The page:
Miami-Dade challenges the Marlins over $1.7 million of stadium expenses

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The Miami Marlins are supposed to share a certain percentage of the construction costs for their new ballpark. To that end, the team claimed numerous expenses related to the ballpark towards their magic number.

The Miami-Dade government, however, is calling b.s. on some of them, saying that the team should not get expense credit for a number of expenses related to the team’s apparently chi-chi little sales office:

All of the claims being questioned by the county relate to the ballclub’s small sales office that sat next to the stadium parking garages on Northwest Seventh Street.

The team is seeking to recover $14,031 for advertising banners, thousands spent on Comcast cable and Florida Power & Light bills, $110,545 it put toward rent, and $259,057 paid to the A2 Group, the firm that designed the center.

The team also spent $33,226 on office furniture, $9,823 on the drapes, and $299.72 for fabric to cover three pillows — all items the county has chosen to fight.

Good for the government for fighting such expenses. If only they would have never gotten in bed with someone who would attempt to pass off such expenses as their contribution to a grand public works project in the first place.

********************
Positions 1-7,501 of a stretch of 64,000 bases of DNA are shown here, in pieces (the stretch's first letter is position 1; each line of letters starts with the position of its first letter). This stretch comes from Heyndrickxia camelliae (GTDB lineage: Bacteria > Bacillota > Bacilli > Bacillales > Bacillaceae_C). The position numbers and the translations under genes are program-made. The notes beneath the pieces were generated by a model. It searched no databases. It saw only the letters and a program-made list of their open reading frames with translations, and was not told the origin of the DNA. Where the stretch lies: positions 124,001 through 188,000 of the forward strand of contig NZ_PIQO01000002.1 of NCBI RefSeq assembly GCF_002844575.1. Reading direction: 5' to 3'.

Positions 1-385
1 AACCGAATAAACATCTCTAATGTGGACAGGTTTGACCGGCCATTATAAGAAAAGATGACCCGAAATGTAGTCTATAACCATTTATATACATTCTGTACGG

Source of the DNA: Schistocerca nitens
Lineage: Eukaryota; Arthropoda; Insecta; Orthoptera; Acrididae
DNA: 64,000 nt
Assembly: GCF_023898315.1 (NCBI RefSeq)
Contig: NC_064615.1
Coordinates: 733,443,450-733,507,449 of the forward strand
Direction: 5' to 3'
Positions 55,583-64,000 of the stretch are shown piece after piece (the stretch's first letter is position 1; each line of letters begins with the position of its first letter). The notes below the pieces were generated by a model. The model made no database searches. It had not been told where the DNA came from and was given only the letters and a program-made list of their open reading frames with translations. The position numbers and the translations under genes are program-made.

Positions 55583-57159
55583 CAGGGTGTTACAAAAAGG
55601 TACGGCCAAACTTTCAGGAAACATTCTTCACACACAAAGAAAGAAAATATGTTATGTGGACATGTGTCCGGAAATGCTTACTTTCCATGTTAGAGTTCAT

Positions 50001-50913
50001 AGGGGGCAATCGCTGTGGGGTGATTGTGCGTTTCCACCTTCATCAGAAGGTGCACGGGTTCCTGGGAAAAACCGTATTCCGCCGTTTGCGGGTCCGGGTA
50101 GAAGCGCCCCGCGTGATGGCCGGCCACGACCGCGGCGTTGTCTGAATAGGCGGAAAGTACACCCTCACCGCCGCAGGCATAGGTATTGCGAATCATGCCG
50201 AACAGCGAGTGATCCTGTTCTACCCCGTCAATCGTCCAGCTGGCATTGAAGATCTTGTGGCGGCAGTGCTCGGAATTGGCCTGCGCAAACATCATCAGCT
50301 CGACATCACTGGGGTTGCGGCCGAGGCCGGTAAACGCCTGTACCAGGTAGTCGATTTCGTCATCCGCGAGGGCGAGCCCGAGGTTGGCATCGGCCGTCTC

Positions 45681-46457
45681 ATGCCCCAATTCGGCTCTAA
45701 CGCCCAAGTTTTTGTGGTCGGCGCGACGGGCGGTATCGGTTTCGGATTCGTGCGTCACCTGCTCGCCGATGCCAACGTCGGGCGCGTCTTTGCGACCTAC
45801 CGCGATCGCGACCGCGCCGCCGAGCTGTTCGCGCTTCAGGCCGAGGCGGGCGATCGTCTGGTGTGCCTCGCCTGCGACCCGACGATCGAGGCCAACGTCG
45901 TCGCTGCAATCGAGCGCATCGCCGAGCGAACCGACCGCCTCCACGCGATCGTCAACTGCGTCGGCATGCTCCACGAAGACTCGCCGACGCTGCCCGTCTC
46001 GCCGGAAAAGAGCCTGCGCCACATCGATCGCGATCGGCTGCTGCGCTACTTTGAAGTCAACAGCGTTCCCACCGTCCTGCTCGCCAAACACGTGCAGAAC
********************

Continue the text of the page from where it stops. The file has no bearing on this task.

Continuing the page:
Cubs won’t make Kyle Schwarber available in trade talks

Kyle Schwarber
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Bob Nightengale of USA Today reports that the Cubs won’t deal Kyle Schwarber this winter, despite multiple inquires from teams around the league. Schwarber is approaching his first year of arbitration and will remain under team control for another three seasons before reaching free agency in 2022.

The decision comes on the heels of one of the strongest seasons of the 25-year-old outfielder’s short career. Over 137 games and 510 PA for the Cubs, he proved a passable defender in left field and batted .238/.356/.467 with 26 home runs, an .823 OPS, and 3.2 fWAR in 2018. He also led the National League in intentional walks, with 20, and bumped up his total walks from 59 in 2017 to 78.

Despite his marked improvements from previous years, Schwarber’s performance still left something to be desired — specifically against left-handed pitchers, who held the slugger to a paltry .224/.352/.303 with four extra-base hits across 91 PA. Still, it’s evident the Cubs feel Schwarber is capable of strengthening his splits in the years to come, and they might stand to get more value from him on the field than they would in a trade this offseason.

Of course, that’s not to say the Cubs intend to pass the Winter Meetings in total silence, especially as they’ll be seeking bullpen and catching depth in advance of their 2019 run at the division title. As club president Theo Epstein remarked last week, “We’re certainly open and active in trade talks with a lot of deals that usually don’t come to fruition. So, we may make some trades. We could make big ones that transform the roster. We may make smaller complementary ones. But there’s certain things we’d like to accomplish.”